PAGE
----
“No, I’m not going to trust you to not peter out halfway.”

    May 4, 2018
    • Mary #

      Recently had a character tell me that he’s the love interest.

      no, it’s not a triangle. I’m to shove the other guy in some other girl’s direction.

      May 4, 2018
      • Mary #

        Fortunately, the other guy’s pointed out that I’ve thought he was two characters, and if I had realized he was only one, I’d have known he was destined for another woman already.

        May 5, 2018
  11. Once upon a time there was a robot named Miss Smith who flatly refused to remain a plain old bucket of bolts. Now here we are, five books later, and she’s still telling me what to do.

    May 4, 2018
  12. I’m having the problem of writing a highly competent character in an area that I’m not competent (bloody mayhem, the military version). Fortunately, I have LawDog, my darling husband, and JL Curtis on tap, and they’re rather experienced.

    So now that we’ve gotten to the bullets flying and the bodies falling part of the plot, I have to keep stopping and checking with the guys. “Okay, what would you do if?” I don’t transcribe everything – there is a fair amount of adaptation to the plot – but it’s still a little frustrating to get to each point and say realize I’m not good enough at bloody mayhem to know what he’ll do next, and my hero is giving me the “you know what you need to do, so go do it” glare.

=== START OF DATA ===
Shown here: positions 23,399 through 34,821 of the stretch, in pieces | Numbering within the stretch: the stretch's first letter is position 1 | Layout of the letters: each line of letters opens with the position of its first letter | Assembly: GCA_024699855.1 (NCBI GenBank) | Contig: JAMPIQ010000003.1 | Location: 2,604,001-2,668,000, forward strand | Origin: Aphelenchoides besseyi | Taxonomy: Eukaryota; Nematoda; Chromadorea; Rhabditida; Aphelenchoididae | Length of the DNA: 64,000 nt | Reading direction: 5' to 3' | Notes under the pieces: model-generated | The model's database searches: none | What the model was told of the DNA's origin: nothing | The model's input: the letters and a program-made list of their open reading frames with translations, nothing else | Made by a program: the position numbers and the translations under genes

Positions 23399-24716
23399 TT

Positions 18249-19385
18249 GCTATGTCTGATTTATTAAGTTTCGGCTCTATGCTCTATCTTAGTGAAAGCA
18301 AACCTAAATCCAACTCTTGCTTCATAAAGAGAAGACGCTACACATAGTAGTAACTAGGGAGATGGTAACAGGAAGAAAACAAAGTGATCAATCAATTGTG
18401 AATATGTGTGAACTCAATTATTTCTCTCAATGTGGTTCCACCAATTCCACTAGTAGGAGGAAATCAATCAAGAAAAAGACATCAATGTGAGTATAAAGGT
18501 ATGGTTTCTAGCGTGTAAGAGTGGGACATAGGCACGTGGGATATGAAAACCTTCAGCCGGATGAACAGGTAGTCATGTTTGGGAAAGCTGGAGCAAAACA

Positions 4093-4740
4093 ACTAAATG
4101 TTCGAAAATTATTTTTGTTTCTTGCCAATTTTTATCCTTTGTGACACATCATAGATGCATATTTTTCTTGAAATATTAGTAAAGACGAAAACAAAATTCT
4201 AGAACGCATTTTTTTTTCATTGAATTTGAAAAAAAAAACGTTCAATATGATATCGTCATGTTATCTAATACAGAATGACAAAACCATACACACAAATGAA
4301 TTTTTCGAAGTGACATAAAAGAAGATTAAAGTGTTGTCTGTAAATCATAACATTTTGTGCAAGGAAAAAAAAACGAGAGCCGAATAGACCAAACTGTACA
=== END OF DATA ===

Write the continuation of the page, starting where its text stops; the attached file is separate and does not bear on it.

I’m going to owe the guys so much bacon, ammo, coffee, and blurbs when I’m done with this book. G-d help me if the character decides he wants a sequel!

    May 4, 2018
    • Read Herr Rommel’s book Infantry Tactics. Also read Sun Tsu’s Art of war, on the faint chance you haven’t already. Also worth a look, Musashi’s Book of Five Rings. I’ve never read Von Clausewitz, but lots of guys say he’s The Man.

      If you have a strong stomach (and I mean really strong) there are medical sites dealing with gunshot wounds, that show the damage to the body of modern weapons. Seeing a picture isn’t the same as seeing the real thing, but close enough to write about it.

      My takeaway from talking to a few people who have actually been shot, the thing they remember most is the running away part and the ambulance ride.

      May 4, 2018